Much of the Golden Bears’ success will hinge on how Maynard plays this fall. Will Jeff Tedford get the inefficient risk-taker from the first eight games of last year or the careful signal caller who played within the offense in the final five? Through the first eight games last fall, Maynard threw 10 interceptions against only 12 touchdowns. He took better care of the football over the final five games, throwing only two interceptions to go with five touchdowns. And Cal went 3-1 to finish the regular season because of it. The rapport Maynard has with superstar wideout, and half-brother, Keenan Allen is obvious and the connection should be one of the nation's best combos. But Jeff Tedford needs his quarterback to play poised, calm football if he expects to compete for a bowl game — and keep his job.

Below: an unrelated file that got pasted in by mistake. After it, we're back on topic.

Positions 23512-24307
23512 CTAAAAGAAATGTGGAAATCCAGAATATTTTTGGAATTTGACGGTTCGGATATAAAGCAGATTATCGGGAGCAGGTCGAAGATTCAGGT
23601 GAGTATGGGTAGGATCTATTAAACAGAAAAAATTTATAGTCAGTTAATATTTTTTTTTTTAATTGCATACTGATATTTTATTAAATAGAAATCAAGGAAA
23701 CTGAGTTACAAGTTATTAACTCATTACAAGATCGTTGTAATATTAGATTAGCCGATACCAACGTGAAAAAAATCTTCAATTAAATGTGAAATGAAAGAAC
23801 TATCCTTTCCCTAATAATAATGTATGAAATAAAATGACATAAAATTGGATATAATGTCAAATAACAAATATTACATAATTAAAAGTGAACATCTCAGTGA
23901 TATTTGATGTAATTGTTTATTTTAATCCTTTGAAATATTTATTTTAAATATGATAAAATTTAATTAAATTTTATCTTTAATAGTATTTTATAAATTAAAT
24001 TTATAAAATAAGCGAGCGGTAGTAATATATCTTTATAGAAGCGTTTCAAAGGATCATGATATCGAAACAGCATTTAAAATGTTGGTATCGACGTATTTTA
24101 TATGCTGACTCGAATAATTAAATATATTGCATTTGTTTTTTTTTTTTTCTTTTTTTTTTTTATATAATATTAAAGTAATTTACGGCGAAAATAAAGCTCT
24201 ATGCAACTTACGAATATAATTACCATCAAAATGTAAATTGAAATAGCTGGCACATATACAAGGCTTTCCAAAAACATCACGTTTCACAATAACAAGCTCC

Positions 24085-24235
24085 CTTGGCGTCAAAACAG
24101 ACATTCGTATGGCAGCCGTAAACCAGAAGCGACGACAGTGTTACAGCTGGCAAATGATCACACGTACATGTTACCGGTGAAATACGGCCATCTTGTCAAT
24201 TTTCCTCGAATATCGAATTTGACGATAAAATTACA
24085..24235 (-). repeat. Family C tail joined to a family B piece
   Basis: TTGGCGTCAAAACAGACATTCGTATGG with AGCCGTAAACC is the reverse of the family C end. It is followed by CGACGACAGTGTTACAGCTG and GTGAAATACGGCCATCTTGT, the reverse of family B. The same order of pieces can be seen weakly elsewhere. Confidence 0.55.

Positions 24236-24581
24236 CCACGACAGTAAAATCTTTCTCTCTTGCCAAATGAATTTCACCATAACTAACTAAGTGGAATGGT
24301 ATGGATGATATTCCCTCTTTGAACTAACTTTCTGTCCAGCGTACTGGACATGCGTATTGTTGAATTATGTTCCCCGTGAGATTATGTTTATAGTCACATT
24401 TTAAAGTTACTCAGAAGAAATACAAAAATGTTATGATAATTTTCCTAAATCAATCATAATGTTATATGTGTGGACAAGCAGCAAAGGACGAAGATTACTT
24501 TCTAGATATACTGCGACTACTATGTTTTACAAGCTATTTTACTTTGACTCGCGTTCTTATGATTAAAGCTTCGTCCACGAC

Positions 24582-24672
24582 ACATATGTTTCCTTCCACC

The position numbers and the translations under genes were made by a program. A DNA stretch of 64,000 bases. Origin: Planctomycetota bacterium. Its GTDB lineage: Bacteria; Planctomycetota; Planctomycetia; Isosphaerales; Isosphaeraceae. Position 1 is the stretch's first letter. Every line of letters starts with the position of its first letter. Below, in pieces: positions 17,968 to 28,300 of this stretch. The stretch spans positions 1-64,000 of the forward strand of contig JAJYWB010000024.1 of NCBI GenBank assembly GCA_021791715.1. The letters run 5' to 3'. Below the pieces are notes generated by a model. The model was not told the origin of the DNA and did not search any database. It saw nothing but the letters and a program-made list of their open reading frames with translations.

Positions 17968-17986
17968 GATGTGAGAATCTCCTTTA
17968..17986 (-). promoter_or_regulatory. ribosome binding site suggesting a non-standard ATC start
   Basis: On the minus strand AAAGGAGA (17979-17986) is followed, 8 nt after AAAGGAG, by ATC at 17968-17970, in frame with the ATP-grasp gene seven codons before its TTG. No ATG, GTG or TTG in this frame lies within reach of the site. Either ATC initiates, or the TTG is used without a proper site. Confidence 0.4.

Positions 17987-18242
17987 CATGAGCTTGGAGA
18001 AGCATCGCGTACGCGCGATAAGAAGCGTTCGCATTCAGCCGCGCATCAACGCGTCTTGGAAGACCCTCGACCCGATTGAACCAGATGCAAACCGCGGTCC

7. Brett Nottingham, Stanford (JR)
Passing Stats:
78 yards, TD, 0 INT, 67.5%
Rushing Stats: 1 att., 10 yards, 0 TD

Over the last two years, Andrew Luck has attempted 783 passes en route to 23 wins. The rest of the Stanford roster attempted a total of 20 passes over that span. Nottingham got eight of those last season. Needless to say, very little is known about the Stanford quarterback situation now that Luck has moved on to the Colts, er, the NFL. The 6-foot-4, 210-pound Alama, Calif., native was an elite recruit coming out of Monte Visa High School where he threw for 7,467 yards and 91 touchdowns. David Shaw has been alternating reps with the starters between the Sheriff and senior Josh Nunes — who saw action in two games without attempting a pass last fall, so Nottingham will have to win the job this summer.

8. Kevin Prince, UCLA (SR)
Passing Stats:
1,828 yards, 12 TDs, 8 INTs, 56.2%
Rushing Stats: 120 att., 424 yards, 1 TD